Brenda Snipes, the Broward County Elections Supervisor, resigned from her position on November 18th, saying she wanted to spend more time with her family. Less than two weeks after her resignation, Snipes was suspended by outgoing governor and Senator-elect Rick Scott, who on Friday cited “widespread issues with voting,” according to the Sun-Sentinel. In response, Snipes has rescinded her resignation, and says she’ll fight back against Scott’s decision.
From the Sun-Sentinel:
Broward elections office attorney Burnadette Norris Weeks said the governor is holding Snipes to a different standard than other elections supervisors in Florida, “as if there can never be a mistake made.” She alleged the suspension was mean-spirited, an attempt to take Snipes’ pension, and based on false or unfair allegations. She also suggested the Republican governor was motivated by politics, removing the Democratic supervisor in a heavily Democratic county.
“We believe it’s a malicious action that should not have happened,” she said, adding later that “all of the voters of Broward County should be concerned.”
National attention focused on Snipes in the days after the midterm elections, when Broward County experienced multiple problems with ballot counting. Though Snipes was appointed by Republican Governor Jeb Bush in 2003, she found herself the focus of criticism from Republican candidates. During the vote counting, Scott sued both the elections office and Snipes personally. Snipes’ office blamed the problems on the number of mail in ballots they received. Norris Weeks called Scott’s lawsuits “ridiculous” and “frivolous,” taking up time the office needed for vote counting.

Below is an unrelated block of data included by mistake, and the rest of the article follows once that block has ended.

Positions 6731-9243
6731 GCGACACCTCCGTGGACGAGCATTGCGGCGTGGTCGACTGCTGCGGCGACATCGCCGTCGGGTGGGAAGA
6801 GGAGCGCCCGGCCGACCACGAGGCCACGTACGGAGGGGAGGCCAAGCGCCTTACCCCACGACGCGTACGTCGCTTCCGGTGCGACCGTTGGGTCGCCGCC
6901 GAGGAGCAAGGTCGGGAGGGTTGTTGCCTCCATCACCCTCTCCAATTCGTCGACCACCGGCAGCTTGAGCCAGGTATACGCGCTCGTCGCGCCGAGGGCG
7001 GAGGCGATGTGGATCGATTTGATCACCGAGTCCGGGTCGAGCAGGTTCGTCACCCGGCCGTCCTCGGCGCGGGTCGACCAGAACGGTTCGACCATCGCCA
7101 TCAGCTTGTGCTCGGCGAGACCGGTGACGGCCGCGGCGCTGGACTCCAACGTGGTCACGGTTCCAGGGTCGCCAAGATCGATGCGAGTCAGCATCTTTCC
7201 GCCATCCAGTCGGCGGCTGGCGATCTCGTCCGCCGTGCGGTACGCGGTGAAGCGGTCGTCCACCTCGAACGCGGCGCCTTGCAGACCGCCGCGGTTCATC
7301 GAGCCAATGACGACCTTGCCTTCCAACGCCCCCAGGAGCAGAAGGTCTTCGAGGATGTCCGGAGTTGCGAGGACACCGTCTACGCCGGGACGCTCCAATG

After issuing her suspension, Scott replaced Snipes with Republican Peter Antonacci, the CEO of business-recruitment agency Enterprise Florida. Antonacci is also a lawyer, and represented the governor’s office in the 2004 Senate hearings against Miriam Oliphant, the previous Broward County Elections Supervisor, who was dismissed by Bush after being charged incompetent.
In a press conference on Friday, Scott said “taxpayers should no longer be burdened by paying a salary for a supervisor of elections who has already announced resignation.” He promised that his new choice would “be solely focused on running free and fair elections, will not be running for election and will bring order and integrity back to this office.”
With her suspension, Snipes could lose her $71,000 a year pension. Her job as supervisor paid $178,865 a year.
Snipes isn’t the only one worried about her paycheck. Her staff are also concerned about what the change in leadership might mean.
“The employees are anxious,” Broward Commissioner Dale Holness told the Sun-Sentinel. “They have families to take care of.”
“We will be fighting this to the very end,” Norris Weeks told the Sun-Sentinel.